ABC Women’s Health Study

A study of breast cancer risk among ABC female employees in Australia

In May 2005, an apparent cluster of breast cancer cases was suspected among female employees at the Toowong Australian Broadcasting Corporation (ABC) site in Brisbane, QLD.

Two subsequent investigations in 2006 found a significantly higher than expected number of breast cancer cases among female employees based at the studio.   The ABC management then commissioned Cancer Council NSW – an independent, non-Government organisation – to undertake a national study to investigate if this increased risk of breast cancer was also present in other studios across Australia.

The aim of the study was to determine if there was a higher rate of breast cancer among female ABC employees nationally, compared to the wider Australian population.

Our research showed that ABC employees (outside of QLD) had the same breast cancer risk as the rest of the Australian population. This shows that the apparent cancer cluster found in Toowong was not a widespread problem faced by other ABC studios.

Study Methodology

Cancer Council researchers investigated how long employees worked at the ABC, and at which locations they were based during the study period (1994 to 2005).   They also identified as far as possible every case of breast cancer which occurred during this period.   The next step involved comparing breast cancer rates among ABC employees against the rate of the wider Australian population, using cancer registry records.

The rigorous process to identify these women used ABC Human Resources records and State and Territory cancer registry records, in accordance with accepted privacy and ethics guidelines, and with the assistance of the Australian Institute of Health and Welfare (AIHW).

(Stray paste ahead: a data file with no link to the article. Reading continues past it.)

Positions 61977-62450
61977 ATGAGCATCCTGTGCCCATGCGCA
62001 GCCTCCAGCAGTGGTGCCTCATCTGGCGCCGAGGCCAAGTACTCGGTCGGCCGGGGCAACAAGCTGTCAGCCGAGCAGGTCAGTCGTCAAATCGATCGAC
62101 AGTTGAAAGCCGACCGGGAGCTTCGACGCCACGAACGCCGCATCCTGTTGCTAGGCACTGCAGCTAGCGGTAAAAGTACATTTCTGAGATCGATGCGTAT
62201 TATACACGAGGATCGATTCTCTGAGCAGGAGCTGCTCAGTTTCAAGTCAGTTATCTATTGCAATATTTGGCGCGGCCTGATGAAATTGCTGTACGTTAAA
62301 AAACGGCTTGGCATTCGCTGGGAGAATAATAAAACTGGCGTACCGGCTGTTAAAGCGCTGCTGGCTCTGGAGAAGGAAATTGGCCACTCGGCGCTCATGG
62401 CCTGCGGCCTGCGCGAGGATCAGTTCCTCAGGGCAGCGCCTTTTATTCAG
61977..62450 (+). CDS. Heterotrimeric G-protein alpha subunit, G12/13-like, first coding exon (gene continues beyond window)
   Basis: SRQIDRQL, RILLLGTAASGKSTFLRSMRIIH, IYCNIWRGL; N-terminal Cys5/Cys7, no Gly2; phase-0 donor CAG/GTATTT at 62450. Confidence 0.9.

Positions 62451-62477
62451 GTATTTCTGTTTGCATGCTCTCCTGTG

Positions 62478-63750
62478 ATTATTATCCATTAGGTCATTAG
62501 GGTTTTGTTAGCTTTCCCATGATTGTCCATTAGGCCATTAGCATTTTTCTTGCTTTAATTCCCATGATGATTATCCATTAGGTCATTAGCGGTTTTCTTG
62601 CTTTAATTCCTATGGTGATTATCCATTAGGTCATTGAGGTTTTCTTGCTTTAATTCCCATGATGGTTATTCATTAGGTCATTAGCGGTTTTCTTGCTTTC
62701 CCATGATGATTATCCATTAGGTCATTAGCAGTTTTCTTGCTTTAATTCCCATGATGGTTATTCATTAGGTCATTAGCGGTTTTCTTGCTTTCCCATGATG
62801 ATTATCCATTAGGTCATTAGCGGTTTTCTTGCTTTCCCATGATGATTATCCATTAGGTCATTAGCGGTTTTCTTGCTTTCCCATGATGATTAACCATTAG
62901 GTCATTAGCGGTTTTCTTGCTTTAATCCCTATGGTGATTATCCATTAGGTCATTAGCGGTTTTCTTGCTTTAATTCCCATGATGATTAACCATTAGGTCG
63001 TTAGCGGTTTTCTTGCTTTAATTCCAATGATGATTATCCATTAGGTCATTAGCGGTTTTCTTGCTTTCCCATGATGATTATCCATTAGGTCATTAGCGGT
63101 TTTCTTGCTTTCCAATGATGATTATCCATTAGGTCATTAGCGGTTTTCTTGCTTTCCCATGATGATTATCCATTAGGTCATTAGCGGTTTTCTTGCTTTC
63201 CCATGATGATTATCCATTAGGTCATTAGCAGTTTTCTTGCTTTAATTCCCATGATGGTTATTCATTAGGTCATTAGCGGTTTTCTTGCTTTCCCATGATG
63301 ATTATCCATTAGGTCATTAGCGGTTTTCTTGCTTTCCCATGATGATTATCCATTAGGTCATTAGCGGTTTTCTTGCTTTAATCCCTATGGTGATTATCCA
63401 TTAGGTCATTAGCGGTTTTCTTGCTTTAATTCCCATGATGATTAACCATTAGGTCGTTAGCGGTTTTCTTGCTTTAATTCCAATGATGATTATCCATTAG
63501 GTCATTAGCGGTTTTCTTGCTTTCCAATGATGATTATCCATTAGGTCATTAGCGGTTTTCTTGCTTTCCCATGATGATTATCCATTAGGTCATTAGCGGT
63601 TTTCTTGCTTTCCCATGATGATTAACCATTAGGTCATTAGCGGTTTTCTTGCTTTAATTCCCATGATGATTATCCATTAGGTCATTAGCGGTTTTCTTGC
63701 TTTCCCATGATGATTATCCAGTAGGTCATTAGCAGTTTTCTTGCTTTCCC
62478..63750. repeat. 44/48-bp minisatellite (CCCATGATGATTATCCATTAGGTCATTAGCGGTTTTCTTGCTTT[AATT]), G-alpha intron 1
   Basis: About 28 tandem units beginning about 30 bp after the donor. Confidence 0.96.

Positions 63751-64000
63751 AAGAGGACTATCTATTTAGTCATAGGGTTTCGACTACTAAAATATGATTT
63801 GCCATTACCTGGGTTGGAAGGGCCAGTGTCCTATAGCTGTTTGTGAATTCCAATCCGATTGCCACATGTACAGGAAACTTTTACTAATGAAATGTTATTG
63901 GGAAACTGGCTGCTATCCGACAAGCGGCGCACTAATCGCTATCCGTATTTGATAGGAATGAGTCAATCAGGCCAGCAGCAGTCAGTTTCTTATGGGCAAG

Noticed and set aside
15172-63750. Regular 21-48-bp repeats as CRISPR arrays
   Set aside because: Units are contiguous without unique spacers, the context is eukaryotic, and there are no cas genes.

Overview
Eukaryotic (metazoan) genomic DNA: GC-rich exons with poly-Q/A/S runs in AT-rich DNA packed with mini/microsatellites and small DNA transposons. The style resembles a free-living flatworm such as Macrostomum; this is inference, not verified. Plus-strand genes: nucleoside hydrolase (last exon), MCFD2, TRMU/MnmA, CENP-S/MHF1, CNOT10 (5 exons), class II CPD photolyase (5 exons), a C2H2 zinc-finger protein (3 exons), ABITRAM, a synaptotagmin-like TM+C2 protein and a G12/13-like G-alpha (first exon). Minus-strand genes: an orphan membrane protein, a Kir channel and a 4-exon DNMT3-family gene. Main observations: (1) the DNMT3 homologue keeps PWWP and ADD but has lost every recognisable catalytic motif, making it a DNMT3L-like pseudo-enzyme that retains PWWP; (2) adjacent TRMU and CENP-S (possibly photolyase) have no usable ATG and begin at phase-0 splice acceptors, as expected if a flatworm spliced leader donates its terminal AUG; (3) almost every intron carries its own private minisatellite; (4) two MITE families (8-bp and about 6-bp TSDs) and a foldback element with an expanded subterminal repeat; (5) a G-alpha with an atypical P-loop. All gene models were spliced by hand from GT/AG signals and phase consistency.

The researchers looked at national figures both including and excluding QLD to determine if the breast cancer rates differed from the national rates.

Findings

They found that ABC employees (outside of QLD) had the same breast cancer risk as the rest of the Australian population. So the apparent cancer cluster found in Toowong was not a widespread problem faced by other ABC studios.

Including QLD, a total of 48 ABC employees nationally were found to have breast cancer during the study period, compared to an expected figure of 42.8 women nationally.

When QLD was taken out of the study, however, there were 40 breast cancer cases compared to an expected number of 39.5, which is in line with the national average of 1 in 11 women being diagnosed with breast cancer.

In summary, the main findings are:

  • Forty eight women were found to have breast cancer among 5969 ABC female staff between 1994 and 2005.
  • This reconfirms a significantly higher rate of breast cancer existed among ABC employees in Queensland; consistent with the findings in the earlier report
  • No higher than expected risk of breast cancer was found in ABC employees across the Australian States and Territories as a whole, compared to state incidence statistics
  • No increased rate of breast cancer was observed among staff diagnosed in the rest of the country (excluding Queensland), with 40 cases found among ABC employees, versus an expected 39.5 cases
  • Predictably, the breast cancer rate among ABC female employees was slightly but not significantly increased when the Queensland data was included in the national ABC figures (48 cases versus 42.8 expected)
  • We therefore expect women working at ABC to have a similar risk of breast cancer to all Australian women.

More information

ABC Women’s Health Study FAQs [ PDF, 20 KB]

ABC Women’s Health Study report [ PDF, 158 KB]

ABC Women’s Health Study – glossary [ PDF, 62 KB]

If you would like more information on the study please contact:
A/Prof Freddy Sitas at freddys@nswcc.org.au

If you have any questions or need more information on cancer in general, please contact:
Helpline 13 11 20

If you are a journalist, please contact:
Karen Kalpage – 0411 408 647 karenk@nswcc.org.au (working Mon, Tues, Wed)
Luke Alexander – 0413 886 578 lukea@nswcc.org.au

Study personnel

Investigators

Associate Professor Freddy Sitas
Cancer Research Division, Cancer Council NSW
Professor Dianne O’Connell
Cancer Research Division, Cancer Council NSW

Independent Review and Scientific Investigation Panel

Professor Bruce Armstrong (Chair)
The University of Sydney
Dr Norman Swan
Australian Broadcasting Corporation
Professor Malcolm Sim
Monash Centre for Occupational and Environmental Health
Associate Professor Joanne Aitken
Cancer Council Queensland